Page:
Aug 23rd 2012

Psy 200

  • Born in 1896 in a French speaking Swiss city of Neuchatel
  • In 1910-1915 he was a member of a club called Des Amis de la Nature ( Club of the Friends of Nature)
  • Arguably the most influential psychologist
  • Studied Mollusk classification
  • Stated in his 1952 auto- biography that this book was a way of escaping his mentally unstable mother
  • Had an idea based on the equilibrium between parts of the mind. He believed that while most go toward equilibrium , disequilibrium can lead to such events as war.

A child’s “ Mentality”

  • In the early 1920’s Piaget combined the use of items from intelligence tests, new problem solving situations and open ended conversations with school- age children into what he called “Clinical Method”.
  • He wrote 5 books with this information to examine the development of child’s language, reasoning, conceptions of the world , theories of causality and moral judgment

Development steps

  • Children are at first “ egocentric’ meaning they cannot take another persons view point
  • They are attached to concrete appearances (those in which they can touch, or see with their own eyes, hands)
  • Gradually they move away from this and become capable of thinking abstractly and logically

3 Books

  • He wrote 3 books when he studied ( with the help of his wife and ex student) 3 children who where born in 1925,1927,and 1931, where he recorded his observations in three classes.
  • The book entitled The origins of Intelligence and the Construction of Reality described how basic forms of intellectually and the categories of objects , space and time evolve between the newborn’s reflex activities and language at 18 months.
  • His 2nd and 3rd book’s entitled Play, Dream and Imitation’s( originally titled La formation du symbol chez L'Enfant. Imitration, jeu et reve, image et representation), and The Origins of Intelligence, all studied those children up to the age of 6; focusing on the child’s adaptation ability.

4 Stages of Development

   1. Sensorimotor ( Birth – 2 years )

  •                 The child experiences the world through actions , they touch, look and grab
  • Children at this stage are creating new schema by observing and interacting with their environment

2. Pre – Operational (3-7yeas)

  •  Children now are accommodating their existing schemas by acquiring language, which allows them to represent the things they touched in the previous stage
  •  They are strengening their language skills, however have not yet developed logical reasoning
  • Images and words are connected , abstract thought not their yet
  • 3. Concrete Stage ( 8-11 years)
    • Able to think concretely about events that have taken place
    • Ability to understand cause and effect are evident
    • Can preform mathematical operations taught on visual aids

More likely to understand

4. Formal Operational Stage (12- Adult)

  • Capable of assimilating and accommodating knowledge into their  schemas , can think  abstractly and use this to   think abstract logic and reason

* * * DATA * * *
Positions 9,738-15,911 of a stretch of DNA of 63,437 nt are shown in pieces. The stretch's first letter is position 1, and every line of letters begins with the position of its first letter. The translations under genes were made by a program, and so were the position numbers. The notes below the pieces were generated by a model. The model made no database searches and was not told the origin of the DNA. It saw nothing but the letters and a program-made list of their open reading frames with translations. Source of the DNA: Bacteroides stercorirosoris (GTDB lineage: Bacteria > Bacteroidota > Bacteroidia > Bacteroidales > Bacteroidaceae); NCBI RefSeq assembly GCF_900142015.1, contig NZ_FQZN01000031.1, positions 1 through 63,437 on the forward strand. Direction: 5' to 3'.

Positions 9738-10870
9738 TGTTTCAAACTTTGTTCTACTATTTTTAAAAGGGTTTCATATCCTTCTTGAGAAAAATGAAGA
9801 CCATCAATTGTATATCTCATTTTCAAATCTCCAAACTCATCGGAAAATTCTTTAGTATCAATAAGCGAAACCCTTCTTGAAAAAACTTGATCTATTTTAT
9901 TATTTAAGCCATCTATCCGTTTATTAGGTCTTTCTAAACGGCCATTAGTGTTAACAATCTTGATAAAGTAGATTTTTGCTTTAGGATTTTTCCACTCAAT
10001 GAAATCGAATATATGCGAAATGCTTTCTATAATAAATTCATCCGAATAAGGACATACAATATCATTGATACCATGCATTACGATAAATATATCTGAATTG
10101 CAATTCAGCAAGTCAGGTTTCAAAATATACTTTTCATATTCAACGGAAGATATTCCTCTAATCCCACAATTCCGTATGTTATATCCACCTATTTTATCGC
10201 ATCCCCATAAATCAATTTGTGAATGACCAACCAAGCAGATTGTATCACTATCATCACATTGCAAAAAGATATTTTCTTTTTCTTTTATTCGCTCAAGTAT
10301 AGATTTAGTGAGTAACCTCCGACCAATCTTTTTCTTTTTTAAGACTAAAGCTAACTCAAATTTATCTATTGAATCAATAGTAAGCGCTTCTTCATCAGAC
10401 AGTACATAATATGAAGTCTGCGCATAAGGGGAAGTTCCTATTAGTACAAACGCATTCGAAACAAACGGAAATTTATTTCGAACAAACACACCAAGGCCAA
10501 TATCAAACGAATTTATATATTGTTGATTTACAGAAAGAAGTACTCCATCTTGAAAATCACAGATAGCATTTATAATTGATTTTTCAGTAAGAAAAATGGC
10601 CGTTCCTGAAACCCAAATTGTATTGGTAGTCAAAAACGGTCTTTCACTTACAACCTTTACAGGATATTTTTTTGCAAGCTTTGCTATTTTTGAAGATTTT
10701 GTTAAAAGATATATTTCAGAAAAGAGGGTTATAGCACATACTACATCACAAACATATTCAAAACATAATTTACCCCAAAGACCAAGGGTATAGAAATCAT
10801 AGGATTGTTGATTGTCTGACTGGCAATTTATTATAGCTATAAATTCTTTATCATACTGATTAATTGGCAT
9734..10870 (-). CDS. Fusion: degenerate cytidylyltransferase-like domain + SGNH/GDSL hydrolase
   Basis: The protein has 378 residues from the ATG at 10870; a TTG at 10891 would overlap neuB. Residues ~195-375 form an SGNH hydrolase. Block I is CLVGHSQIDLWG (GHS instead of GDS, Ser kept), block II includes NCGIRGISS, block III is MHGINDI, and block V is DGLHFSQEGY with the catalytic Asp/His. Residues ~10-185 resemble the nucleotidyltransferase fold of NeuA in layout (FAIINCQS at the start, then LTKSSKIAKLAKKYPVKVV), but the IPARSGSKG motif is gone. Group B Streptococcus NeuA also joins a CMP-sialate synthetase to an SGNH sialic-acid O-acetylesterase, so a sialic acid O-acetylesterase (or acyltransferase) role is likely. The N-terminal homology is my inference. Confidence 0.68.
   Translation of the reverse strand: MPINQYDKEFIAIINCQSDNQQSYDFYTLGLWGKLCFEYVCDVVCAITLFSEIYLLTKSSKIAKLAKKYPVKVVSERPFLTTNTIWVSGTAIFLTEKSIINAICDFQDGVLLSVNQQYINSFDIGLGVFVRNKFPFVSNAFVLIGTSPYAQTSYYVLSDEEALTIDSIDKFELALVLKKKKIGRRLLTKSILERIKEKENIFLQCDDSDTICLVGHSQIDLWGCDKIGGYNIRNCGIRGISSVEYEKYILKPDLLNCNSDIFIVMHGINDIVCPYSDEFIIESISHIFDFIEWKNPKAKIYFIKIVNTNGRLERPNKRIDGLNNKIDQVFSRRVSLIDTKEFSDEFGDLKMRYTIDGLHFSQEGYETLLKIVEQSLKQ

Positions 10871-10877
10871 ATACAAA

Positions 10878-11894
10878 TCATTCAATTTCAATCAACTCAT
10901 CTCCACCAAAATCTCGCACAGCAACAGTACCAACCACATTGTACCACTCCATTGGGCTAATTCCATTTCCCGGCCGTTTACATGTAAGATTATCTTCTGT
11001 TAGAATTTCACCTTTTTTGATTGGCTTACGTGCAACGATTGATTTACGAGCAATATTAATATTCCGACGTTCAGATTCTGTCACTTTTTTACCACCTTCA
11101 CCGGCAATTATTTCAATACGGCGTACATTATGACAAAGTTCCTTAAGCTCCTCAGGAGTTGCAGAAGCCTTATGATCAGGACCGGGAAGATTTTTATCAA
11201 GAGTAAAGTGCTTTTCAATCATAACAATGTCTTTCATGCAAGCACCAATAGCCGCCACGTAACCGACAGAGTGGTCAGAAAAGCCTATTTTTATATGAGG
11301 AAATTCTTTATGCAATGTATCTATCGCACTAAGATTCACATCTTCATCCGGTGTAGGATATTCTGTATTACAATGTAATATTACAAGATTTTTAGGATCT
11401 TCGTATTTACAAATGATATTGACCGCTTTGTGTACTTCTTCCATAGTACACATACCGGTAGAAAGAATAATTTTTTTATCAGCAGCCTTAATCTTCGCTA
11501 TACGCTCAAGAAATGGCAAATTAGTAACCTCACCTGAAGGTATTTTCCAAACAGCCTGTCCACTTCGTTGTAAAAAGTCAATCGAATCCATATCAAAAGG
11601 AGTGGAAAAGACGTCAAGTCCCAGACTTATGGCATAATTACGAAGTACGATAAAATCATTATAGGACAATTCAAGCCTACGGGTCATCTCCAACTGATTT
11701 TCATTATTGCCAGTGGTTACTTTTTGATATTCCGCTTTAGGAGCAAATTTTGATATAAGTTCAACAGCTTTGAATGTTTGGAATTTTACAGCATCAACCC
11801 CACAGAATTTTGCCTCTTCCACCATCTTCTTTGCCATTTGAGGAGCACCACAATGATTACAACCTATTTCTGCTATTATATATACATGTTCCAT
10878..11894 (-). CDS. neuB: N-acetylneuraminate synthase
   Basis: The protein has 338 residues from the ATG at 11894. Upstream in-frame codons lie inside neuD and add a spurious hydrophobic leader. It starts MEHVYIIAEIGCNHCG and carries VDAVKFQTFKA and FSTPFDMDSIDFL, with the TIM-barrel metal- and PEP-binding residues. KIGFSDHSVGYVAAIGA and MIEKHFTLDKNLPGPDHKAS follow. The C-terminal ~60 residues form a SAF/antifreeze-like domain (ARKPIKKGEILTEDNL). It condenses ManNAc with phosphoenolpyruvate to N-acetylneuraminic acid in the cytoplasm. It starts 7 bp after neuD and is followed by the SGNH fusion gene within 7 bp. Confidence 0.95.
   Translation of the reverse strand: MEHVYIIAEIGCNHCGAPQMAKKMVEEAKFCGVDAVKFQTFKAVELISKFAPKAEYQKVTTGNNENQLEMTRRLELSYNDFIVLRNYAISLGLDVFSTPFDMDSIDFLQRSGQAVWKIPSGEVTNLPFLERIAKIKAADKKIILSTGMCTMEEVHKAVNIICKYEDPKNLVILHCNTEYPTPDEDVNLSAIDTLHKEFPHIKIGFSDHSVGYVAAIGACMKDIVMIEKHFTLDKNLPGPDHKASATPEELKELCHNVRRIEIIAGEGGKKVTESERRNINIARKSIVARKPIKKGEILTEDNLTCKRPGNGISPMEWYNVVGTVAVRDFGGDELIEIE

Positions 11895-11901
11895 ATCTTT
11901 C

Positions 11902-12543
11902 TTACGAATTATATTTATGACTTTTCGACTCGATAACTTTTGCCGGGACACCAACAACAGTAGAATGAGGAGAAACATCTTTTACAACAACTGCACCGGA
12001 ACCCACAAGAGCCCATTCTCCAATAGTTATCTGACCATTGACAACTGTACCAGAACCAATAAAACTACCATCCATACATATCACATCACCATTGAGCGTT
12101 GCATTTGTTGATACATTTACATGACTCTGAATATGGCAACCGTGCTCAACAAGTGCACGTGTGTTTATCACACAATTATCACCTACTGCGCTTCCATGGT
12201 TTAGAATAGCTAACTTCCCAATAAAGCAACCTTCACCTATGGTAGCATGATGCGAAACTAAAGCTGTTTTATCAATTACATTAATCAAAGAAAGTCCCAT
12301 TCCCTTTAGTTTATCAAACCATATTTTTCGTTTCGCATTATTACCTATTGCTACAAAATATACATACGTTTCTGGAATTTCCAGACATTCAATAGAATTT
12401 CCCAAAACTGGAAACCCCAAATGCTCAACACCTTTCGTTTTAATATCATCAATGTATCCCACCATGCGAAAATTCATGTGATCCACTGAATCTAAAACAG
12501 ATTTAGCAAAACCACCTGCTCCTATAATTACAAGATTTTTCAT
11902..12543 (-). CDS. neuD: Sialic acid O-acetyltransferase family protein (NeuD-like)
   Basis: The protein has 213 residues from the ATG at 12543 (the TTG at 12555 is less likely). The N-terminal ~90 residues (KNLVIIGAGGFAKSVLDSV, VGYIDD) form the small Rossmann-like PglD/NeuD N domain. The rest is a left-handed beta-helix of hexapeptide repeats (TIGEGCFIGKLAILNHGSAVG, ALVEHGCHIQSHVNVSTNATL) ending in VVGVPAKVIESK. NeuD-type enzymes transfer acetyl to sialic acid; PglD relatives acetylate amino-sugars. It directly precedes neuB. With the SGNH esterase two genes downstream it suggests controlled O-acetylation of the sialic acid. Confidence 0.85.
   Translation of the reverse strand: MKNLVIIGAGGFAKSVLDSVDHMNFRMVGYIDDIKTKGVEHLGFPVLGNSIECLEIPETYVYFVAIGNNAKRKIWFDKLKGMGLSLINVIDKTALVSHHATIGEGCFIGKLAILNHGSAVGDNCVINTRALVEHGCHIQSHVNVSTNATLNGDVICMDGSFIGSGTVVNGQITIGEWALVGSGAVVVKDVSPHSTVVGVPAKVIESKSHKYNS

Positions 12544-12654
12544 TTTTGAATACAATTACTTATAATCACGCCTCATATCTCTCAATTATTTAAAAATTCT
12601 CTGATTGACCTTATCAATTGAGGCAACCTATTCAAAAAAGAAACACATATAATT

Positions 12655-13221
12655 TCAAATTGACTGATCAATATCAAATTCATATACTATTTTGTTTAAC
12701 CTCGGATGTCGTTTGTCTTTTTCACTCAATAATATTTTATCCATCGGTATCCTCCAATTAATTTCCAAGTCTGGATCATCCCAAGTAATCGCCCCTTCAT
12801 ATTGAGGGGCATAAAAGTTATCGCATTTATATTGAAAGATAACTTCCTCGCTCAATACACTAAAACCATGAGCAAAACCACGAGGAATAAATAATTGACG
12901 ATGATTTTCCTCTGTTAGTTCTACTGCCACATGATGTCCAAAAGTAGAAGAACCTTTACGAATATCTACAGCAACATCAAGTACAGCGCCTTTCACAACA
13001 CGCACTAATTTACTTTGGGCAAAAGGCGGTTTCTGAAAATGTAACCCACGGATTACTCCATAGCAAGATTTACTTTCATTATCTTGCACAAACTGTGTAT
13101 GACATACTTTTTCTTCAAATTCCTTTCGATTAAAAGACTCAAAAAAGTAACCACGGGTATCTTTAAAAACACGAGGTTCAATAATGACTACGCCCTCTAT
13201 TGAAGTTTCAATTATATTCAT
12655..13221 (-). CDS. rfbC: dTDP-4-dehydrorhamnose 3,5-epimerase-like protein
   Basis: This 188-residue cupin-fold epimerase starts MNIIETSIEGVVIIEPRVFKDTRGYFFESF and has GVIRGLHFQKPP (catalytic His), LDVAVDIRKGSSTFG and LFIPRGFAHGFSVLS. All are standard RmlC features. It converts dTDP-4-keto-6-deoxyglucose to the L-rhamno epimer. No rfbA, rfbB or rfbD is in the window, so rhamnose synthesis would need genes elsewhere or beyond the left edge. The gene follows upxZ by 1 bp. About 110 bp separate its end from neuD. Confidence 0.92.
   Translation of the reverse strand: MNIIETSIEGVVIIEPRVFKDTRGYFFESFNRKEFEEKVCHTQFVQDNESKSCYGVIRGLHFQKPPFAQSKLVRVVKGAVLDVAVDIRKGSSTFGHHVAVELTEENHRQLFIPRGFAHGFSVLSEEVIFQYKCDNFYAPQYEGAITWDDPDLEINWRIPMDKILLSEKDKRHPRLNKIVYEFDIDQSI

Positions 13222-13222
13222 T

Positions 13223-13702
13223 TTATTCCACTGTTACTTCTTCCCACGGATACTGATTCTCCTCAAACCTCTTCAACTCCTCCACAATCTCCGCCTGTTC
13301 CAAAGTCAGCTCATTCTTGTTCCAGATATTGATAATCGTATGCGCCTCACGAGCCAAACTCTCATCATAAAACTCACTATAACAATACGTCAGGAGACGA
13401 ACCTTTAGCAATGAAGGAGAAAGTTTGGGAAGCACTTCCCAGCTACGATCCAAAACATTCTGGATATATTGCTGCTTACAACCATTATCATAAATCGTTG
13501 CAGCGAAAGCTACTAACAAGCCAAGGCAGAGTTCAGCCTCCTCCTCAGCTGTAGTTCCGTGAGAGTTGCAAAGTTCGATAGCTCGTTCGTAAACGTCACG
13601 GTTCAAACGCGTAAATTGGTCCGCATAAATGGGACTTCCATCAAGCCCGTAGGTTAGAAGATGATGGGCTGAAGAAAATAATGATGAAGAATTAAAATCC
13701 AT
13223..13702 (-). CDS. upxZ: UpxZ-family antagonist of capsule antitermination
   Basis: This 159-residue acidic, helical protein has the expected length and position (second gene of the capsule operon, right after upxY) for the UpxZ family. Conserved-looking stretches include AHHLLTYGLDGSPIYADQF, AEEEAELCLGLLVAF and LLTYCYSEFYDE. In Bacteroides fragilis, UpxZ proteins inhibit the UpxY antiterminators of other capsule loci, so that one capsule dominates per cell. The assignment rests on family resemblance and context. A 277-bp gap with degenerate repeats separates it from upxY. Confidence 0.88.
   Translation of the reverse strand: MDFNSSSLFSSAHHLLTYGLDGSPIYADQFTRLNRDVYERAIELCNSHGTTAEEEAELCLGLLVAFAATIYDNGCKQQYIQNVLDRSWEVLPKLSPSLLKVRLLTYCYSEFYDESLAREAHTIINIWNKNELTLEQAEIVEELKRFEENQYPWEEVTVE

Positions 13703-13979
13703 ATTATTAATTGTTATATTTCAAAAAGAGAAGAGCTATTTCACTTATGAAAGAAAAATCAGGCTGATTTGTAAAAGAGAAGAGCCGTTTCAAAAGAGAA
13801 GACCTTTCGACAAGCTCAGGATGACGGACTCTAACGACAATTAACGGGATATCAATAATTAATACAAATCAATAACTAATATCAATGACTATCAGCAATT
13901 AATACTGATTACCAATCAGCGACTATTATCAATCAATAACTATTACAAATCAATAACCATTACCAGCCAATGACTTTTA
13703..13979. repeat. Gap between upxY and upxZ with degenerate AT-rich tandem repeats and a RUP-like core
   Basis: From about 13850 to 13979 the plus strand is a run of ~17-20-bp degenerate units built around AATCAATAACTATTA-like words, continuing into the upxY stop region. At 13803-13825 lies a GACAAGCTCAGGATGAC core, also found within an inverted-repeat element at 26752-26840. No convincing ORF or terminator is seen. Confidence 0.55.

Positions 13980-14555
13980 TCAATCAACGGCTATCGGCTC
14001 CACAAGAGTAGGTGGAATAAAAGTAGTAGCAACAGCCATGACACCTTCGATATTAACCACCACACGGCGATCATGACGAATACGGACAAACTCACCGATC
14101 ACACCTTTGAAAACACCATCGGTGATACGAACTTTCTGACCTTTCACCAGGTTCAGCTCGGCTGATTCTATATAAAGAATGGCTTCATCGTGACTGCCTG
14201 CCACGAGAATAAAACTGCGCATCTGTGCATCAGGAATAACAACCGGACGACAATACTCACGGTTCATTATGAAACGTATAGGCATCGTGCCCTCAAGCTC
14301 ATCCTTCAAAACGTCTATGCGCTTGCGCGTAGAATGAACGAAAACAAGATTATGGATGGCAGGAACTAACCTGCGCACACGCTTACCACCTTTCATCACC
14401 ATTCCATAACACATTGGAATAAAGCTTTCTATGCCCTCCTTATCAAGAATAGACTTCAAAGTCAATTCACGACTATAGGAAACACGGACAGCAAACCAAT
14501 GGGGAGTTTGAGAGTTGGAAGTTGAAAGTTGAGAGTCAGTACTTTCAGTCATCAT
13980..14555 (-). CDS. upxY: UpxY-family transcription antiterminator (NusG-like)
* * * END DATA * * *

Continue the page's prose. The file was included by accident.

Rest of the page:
• Note!! Each stage build on the last!

organized thought

  • Piaget believed that human beings develop psychologically by organizing stimuli into schemes or clusters of knowledge that are used to comprehend and decipher information
  • With this a child can organize the stimuli they are exposed to through 2 distinct processes.
  • 1. Assimilation
  • 2. Accommodation
  • Assimilation
  • Absorption of new information
  • When new information is present children will attempt to place this knowledge into existing schemas
  • Accommodation
  • Changing the existing schemas in order to better interoperate new information


  • All development emerges from action that is to say individuals construct and reconstruct their knowledge of the world as a result of interactions with the environment
  • Based on this Piaget studied the application of rules when children play

Morality Example

  • Ben ( a 10 yr. old child) who was studied by Piaget provided the following critique of a rule made up by a child playing marbles
  • “ It isn’t a rule! It’s a wrong rule because its outside of the rules. A fair rule  is one that is in the game.”
  • Ben believed in the absolute and intrinsic truth of the rules, characteristic of early moral reasoning.
  • In contrast Vua ( a 13 year old child) who was studied by Piaget illustrated an understanding of the reasoning behind the application of rules, characteristic of moral thinking
  • When asked to consider the fairness of a made- up rule compared to the traditional, Vua replied “ It is just as fair because the marbles are far apart”.       (making the game equally difficult).


  • Piaget also interviewed children regarding lying and stealing
  • Young children when asked what was a lie replied “Naughty words”. When asked why they should not lie they could rarely explain beyond “Because it is a naughty word”.
  • However when older children where asked that same question the responses where “Because it isn’t right” and “ It wasn’t true”.


2 parts to morality


  • Strict adherence to rule and duties to obedience to authority

Results from 2 factors:

  • Child’s cognitive Structure
  • Relative social relationships with adults

Outcome according to Piaget

  •  Rules should be made in fairness of the game.

Piaget’s Thought process

  • When working examining mollusks into species, Piaget was more interested in the behavior of the mollusks
  • Questions like how does a mollusk adapt to change was often asked by his boss. Piaget would then take this question and always  say “ Its is not the question of how does it adapt it is a question of what does the mollusk need to “ know” in order to change or adjust to habits and or stringer current changes?”